Crop and Weed Science
The Crop and Weed Sciences (CWS) major in the Department of Plant Sciences is the study of grain and forage crop production, weed science, genetics, plant breeding, crop physiology and plant biotechnology. North Dakota is consistently the nation's leader for production of hard red spring wheat, durum wheat, barley, flax, dry edible beans, canola, dry peas, lentils and sunflower. North Dakota also ranks in the top 10 states for production of several other agronomic crops, including oat, rye, sugarbeet, and grass hay, and usually ranks third in total acreage of crops harvested. Income from sales of crops accounts for more than half of the North Dakota farmers’ annual cash income. Crops utilized as livestock feed account for much of the cash income credited to livestock sales. Thus, North Dakota State University offers a setting well-suited for the study of crop and weed sciences.
Usually, more employment opportunities are available in CWS than there are qualified graduates. Producers require annual inputs such as seed, fertilizers and herbicides, so they seek assistance in sales or service areas such as crop consulting, chemical application and soil testing each year. Therefore, opportunities for CWS graduates usually have been more stable than in employment areas where inputs can be deferred when income is low. Also, salaries for CWS graduates are at or near the top among all graduates in agriculture due to the high demand for agronomists by many companies.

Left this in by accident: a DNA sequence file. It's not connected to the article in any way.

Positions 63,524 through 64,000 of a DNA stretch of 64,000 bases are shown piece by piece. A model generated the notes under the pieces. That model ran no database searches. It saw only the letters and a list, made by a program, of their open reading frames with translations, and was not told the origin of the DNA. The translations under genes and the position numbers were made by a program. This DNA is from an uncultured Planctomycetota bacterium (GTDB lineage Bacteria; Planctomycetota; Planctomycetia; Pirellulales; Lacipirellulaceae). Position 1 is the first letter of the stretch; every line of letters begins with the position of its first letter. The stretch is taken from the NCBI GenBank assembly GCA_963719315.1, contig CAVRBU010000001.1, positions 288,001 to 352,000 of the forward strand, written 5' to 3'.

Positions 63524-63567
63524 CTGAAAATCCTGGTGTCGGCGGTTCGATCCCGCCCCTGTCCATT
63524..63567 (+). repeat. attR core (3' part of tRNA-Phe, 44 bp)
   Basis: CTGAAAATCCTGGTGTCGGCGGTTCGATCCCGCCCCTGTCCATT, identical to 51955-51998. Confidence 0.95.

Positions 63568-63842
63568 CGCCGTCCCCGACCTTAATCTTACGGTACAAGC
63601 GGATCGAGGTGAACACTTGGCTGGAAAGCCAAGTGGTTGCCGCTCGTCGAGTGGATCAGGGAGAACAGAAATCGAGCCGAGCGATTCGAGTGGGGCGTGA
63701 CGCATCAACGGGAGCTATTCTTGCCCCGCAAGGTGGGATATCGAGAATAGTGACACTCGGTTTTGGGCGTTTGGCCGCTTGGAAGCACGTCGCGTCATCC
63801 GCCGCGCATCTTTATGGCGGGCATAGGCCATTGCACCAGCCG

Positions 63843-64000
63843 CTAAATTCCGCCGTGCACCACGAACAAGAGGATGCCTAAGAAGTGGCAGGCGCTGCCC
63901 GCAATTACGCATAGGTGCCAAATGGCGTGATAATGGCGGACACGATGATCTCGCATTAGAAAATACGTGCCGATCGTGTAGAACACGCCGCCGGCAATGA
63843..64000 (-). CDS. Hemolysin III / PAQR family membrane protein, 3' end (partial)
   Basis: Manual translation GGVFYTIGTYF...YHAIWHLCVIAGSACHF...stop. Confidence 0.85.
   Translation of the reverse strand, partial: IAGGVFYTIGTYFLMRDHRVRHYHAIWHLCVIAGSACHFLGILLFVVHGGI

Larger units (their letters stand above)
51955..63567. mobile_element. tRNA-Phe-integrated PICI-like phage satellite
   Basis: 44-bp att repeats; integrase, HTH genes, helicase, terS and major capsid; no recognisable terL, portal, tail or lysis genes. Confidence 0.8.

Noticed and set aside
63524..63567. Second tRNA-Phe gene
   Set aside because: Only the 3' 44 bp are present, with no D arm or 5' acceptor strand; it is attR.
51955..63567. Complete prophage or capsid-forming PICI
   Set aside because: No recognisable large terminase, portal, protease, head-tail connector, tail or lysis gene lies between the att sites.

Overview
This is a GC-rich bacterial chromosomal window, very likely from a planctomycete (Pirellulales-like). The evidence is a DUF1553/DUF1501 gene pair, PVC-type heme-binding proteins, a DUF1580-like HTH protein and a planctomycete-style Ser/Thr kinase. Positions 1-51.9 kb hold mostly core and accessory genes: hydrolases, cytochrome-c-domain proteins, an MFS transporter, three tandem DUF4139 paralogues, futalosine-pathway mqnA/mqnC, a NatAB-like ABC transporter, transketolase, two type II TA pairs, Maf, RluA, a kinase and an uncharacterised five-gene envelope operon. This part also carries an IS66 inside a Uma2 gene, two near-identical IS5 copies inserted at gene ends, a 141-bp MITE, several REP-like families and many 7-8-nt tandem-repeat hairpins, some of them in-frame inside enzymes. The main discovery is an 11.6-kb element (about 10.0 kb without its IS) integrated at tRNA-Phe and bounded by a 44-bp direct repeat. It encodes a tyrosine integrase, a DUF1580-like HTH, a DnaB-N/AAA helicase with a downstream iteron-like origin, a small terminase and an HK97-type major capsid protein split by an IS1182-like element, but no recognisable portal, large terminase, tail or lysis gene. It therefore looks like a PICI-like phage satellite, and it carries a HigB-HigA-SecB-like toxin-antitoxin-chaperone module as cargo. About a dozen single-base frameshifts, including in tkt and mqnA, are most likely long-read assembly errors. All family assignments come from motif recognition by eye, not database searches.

The employment opportunities in CWS can best be summarized by the jobs that our graduates have accepted. Our graduates have been employed as crop production consultants (agronomists); marketing experts for herbicides, fertilizers and other agricultural chemicals; managers of farm service centers for cooperatives and elevators; agents in the production and marketing of certified seeds; research technicians for private companies and universities; natural resources conservationists and agents for other governmental agencies; county agricultural extension agents; field representatives for sugarbeet or food processing companies; farm managers; farm insurance agents; research associates with private plant breeding companies; and persons involved in the reclamation of strip-mined land.
Typically 10 to 15 percent of the CWS graduates at NDSU return to farming or ranching and 5 to 10 percent continue their studies to receive graduate degrees. The median starting salary for a CWS graduate with a bachelor's degree was $45,000 with $2,750 median bonus in 2019. In addition, many employers provide health and retirement benefits, and some provide a vehicle and cell phone.
Many employers hire undergraduate students as interns for the summer months, and some hire for spring-summer semester or summer-fall semester periods. Several faculty hire students to help with research activities, and the Department of Plant Sciences also sponsors summer interns with an expressed interest in graduate school. The opportunities for summer interns, beginning with students between their freshman and sophomore years, have exceeded the supply of students for several years. The salary for interns often exceeds the income for alternative summer jobs. An internship provides excellent work experience and often results in a graduating senior being hired earlier and with a higher salary than students without comparable experience.